It may seem like this blog is full of random crap, but I actually do stop once in a while to think about what might make for good posts. And there’s something about entering my 12th year of blogging that compels some reflection. Today I’m thinking about television and this blog.
I watch television in something approaching real time, which is to say, I see most shows with a day or two of their airing. That would suggest a useful immediacy to my blogging about TV; although I not one for dissecting every episode, I usually write season premiere and season finale posts. More and more, though, people are watching television outside of “real time”, buzzing through entire seasons months after the fact via multi-disc rentals or streaming. Since I am one who tries to avoid spoilers, I find my television writing impacted by this new method of TV watching. I can no longer assume readers have seen the same episodes I have. And, to the extent this is a consumer guide, my job is less to get you to watch something that’s on right now, and more to get you thinking about a show you might consider six months from now.
Another thing about television and blogging is that even the best series establish a pattern, such that with each season, I have fewer new thoughts. When Justified first hit the air, I wrote about it. Season Four started a couple of weeks ago, and I didn’t write anything, even though Justified is one of my favorite shows. Why bother? The pleasures of Justified lie partly in how it maneuvers around its format, so each episode/season is different, but they also resemble each other, and there’s only so many times I can repeat myself about what is good about the show.
So, here’s a grab bag of series that have just started or finished their latest seasons. I can’t promise depth, but here goes, in alphabetical order:
Downton Abbey: I was delighted by Season One, thought Season Two was a big drop off, and after two episodes of Season Three, I’m having a hard time remembering why I liked it in the first place. There is some witty dialogue and good acting, but many of the characters are annoying, charmless, or both. Also, with each passing episode, my understanding increases regarding the show’s stance on the class system. Downton Abbey has a lot of good characters on the “downstairs” side, but the show ultimately takes the side of the rich. The heroes aren’t Anna and Bates, they’re Lord Grantham and Lady Mary.
Girls: Lena Dunham seems much more reflective about her privileged characters (of course, she famously plays the lead). They aren’t entirely likable, and Dunham’s own character is the worst of the lot, self-absorbed in the extreme. I understand why people wouldn’t be interested; I don’t understand why Dunham takes so much crap. This is a half-hour comedy I’m sticking with, for now, at least.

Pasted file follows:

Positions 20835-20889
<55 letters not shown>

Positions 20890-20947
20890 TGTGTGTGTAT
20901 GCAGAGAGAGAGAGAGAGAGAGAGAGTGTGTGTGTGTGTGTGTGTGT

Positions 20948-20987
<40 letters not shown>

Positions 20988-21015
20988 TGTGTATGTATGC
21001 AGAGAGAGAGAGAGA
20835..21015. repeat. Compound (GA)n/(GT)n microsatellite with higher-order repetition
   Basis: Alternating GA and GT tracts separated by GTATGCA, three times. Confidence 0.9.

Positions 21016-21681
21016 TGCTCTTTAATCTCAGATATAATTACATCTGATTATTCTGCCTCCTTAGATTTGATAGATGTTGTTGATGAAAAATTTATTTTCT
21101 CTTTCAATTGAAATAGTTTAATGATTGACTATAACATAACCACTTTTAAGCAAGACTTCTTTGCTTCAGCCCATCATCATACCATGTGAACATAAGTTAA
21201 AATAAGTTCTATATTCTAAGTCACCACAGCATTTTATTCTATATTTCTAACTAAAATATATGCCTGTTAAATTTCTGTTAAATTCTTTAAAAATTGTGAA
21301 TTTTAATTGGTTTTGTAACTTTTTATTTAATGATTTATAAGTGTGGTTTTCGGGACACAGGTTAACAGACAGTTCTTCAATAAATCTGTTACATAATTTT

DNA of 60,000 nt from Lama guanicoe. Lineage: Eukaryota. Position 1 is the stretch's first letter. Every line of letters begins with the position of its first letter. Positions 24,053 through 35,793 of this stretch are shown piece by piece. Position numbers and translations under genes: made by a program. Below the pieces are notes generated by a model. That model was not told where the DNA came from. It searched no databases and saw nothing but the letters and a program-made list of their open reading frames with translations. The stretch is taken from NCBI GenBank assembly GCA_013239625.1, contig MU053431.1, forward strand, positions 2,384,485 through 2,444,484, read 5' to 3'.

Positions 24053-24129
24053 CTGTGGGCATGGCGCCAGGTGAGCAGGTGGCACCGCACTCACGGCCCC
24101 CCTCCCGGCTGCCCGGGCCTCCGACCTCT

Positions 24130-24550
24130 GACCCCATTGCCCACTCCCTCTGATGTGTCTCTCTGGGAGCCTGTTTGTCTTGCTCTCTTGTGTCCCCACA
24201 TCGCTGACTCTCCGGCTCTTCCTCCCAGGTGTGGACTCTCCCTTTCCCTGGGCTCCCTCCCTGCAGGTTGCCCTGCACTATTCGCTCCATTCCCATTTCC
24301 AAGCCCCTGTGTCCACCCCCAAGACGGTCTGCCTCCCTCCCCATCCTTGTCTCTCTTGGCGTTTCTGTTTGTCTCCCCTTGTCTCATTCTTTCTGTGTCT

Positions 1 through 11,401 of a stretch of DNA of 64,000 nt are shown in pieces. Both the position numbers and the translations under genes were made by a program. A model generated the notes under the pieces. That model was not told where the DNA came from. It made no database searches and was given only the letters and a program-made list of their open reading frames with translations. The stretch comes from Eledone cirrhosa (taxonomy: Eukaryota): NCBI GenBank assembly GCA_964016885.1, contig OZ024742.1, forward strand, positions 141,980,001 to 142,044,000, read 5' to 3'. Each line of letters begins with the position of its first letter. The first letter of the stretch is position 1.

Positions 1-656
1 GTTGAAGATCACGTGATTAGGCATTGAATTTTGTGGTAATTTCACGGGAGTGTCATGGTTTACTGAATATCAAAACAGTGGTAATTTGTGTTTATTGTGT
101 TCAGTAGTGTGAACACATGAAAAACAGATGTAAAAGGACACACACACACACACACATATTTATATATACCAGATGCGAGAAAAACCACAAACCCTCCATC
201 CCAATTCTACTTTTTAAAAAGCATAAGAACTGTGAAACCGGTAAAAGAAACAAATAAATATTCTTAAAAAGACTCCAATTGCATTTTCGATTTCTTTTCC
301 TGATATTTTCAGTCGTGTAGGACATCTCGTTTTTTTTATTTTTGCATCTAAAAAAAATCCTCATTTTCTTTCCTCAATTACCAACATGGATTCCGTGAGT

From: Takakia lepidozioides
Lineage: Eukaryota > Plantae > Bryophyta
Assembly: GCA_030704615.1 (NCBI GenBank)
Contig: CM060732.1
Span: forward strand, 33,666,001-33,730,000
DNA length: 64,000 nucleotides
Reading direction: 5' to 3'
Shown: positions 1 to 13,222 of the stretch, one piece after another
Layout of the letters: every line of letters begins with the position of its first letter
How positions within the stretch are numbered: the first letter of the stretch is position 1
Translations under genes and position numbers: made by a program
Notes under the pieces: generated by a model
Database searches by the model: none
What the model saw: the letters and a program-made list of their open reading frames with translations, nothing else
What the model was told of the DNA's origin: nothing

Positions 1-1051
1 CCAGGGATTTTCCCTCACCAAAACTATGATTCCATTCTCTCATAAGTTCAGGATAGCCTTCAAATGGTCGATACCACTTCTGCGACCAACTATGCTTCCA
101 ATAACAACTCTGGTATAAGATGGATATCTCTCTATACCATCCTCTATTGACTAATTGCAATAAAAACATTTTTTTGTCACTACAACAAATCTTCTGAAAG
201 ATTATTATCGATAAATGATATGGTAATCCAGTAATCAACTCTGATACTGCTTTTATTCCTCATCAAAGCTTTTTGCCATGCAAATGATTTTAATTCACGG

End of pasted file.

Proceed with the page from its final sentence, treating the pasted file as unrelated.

The Hour: I haven’t written much about this British import … gave the first season an A-, that’s about it. And now Season Two has come and gone, and it was at least an A- once again. It seems to get compared to other American shows that don’t quite match up … Season One supposedly reminded folks of Mad Men, probably because it’s a period piece, but it’s nothing like Mad Men. Once The Newsroom became a reality, a more obvious comparison was made between Aaron Sorkin’s wet dream of American television news and The Hour, which takes place in a British TV news organization. The biggest difference, and it really matters, is that while The Hour takes place among real-world events (the Suez crisis, budding nuclear missile politics, even something of a preliminary to the Profumo scandal, if my knowledge of history isn’t too warped), the show doesn’t exist to pontificate. It’s a character study that also says something about journalism. It also features a fine combination of eye candy and acting chops (hello, Dominic West and Romola Garai).
Justified: Still one of the best shows on television, especially but not exclusively for Elmore Leonard fans. (And since I was talking about eye candy and acting chops, Timothy Olyphant is king … I want to look like him when I grow up.) The dialogue here is so wonderful, I would watch it if all they did was put two characters in a room for an hour and had them talk. Great acting, intricate plotting that doesn’t make a big deal about itself, solid continuing arcs, and a real feel for the community it has created (Harlan County, Kentucky). About the only complaint I have is that there are so many interesting continuing characters with believable backstories presented by excellent actors, that some characters end up getting too little screen time. If this was a post with grades, Justified would get the only A.
Portlandia: I mention it here because I love Carrie Brownstein, but the truth is, I’ve only watched one episode … the others are sitting on my DVR, waiting for me to rescue them. It’s a precious show and I want to like it more than I do.
Shameless: Based on a British series, this Showtime version began its third season last weekend. It’s a disreputable cousin kind of TV show, rough around the edges just like the struggling working-class family at the heart of the series. Many critics have pointed out that the most famous actor in the show (William H. Macy), without whom the series might never have gotten the green light, is in most ways the least-interesting major character on Shameless. For whatever reason (probably that it is on Showtime and not HBO), hardly anyone I know even watches Shameless, which is their loss. And as long as the show runs, I’ll tout Emmy Rossum as offering some of the best acting on television, week after week. Even if the rest of the show sucked, I’d still watch just for her.